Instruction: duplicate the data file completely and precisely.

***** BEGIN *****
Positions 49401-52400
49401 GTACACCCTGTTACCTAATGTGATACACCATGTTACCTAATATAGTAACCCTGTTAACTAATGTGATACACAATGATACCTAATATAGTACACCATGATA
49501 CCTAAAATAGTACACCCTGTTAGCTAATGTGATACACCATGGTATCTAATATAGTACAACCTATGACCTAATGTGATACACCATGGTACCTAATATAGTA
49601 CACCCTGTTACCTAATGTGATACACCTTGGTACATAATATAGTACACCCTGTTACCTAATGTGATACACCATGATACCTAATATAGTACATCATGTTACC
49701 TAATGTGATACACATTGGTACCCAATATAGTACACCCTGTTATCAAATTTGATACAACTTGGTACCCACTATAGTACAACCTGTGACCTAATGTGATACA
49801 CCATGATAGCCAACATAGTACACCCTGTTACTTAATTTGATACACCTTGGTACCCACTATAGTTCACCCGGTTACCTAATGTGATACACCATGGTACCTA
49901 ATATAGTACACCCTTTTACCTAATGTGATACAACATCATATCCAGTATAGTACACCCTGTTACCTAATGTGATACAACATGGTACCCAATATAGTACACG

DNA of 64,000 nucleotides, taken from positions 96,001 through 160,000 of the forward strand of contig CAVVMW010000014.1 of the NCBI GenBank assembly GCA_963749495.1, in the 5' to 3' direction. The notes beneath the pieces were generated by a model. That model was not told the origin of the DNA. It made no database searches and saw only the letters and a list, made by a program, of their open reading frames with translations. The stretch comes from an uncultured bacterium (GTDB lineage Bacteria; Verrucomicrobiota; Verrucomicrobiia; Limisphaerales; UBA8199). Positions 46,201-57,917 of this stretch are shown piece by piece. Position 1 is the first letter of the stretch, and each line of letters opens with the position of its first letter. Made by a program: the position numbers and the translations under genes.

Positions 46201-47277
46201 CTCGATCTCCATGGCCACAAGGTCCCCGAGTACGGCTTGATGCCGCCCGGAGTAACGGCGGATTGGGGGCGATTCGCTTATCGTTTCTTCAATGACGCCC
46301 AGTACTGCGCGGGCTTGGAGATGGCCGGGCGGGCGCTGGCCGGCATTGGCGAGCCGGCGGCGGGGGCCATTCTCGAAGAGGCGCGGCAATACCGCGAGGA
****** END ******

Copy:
Positions 49401-52400
49401 GTACACCCTGTTACCTAATGTGATACACCATGTTACCTAATATAGTAACCCTGTTAACTAATGTGATACACAATGATACCTAATATAGTACACCATGATA
49501 CCTAAAATAGTACACCCTGTTAGCTAATGTGATACACCATGGTATCTAATATAGTACAACCTATGACCTAATGTGATACACCATGGTACCTAATATAGTA
49601 CACCCTGTTACCTAATGTGATACACCTTGGTACATAATATAGTACACCCTGTTACCTAATGTGATACACCATGATACCTAATATAGTACATCATGTTACC
49701 TAATGTGATACACATTGGTACCCAATATAGTACACCCTGTTATCAAATTTGATACAACTTGGTACCCACTATAGTACAACCTGTGACCTAATGTGATACA
49801 CCATGATAGCCAACATAGTACACCCTGTTACTTAATTTGATACACCTTGGTACCCACTATAGTTCACCCGGTTACCTAATGTGATACACCATGGTACCTA
49901 ATATAGTACACCCTTTTACCTAATGTGATACAACATCATATCCAGTATAGTACACCCTGTTACCTAATGTGATACAACATGGTACCCAATATAGTACACG

DNA of 64,000 nucleotides, taken from positions 96,001 through 160,000 of the forward strand of contig CAVVMW010000014.1 of the NCBI GenBank assembly GCA_963749495.1, in the 5' to 3' direction. The notes beneath the pieces were generated by a model. That model was not told the origin of the DNA. It made no database searches and saw only the letters and a list, made by a program, of their open reading frames with translations. The stretch comes from an uncultured bacterium (GTDB lineage Bacteria; Verrucomicrobiota; Verrucomicrobiia; Limisphaerales; UBA8199). Positions 46,201-57,917 of this stretch are shown piece by piece. Position 1 is the first letter of the stretch, and each line of letters opens with the position of its first letter. Made by a program: the position numbers and the translations under genes.

Positions 46201-47277
46201 CTCGATCTCCATGGCCACAAGGTCCCCGAGTACGGCTTGATGCCGCCCGGAGTAACGGCGGATTGGGGGCGATTCGCTTATCGTTTCTTCAATGACGCCC
46301 AGTACTGCGCGGGCTTGGAGATGGCCGGGCGGGCGCTGGCCGGCATTGGCGAGCCGGCGGCGGGGGCCATTCTCGAAGAGGCGCGGCAATACCGCGAGGA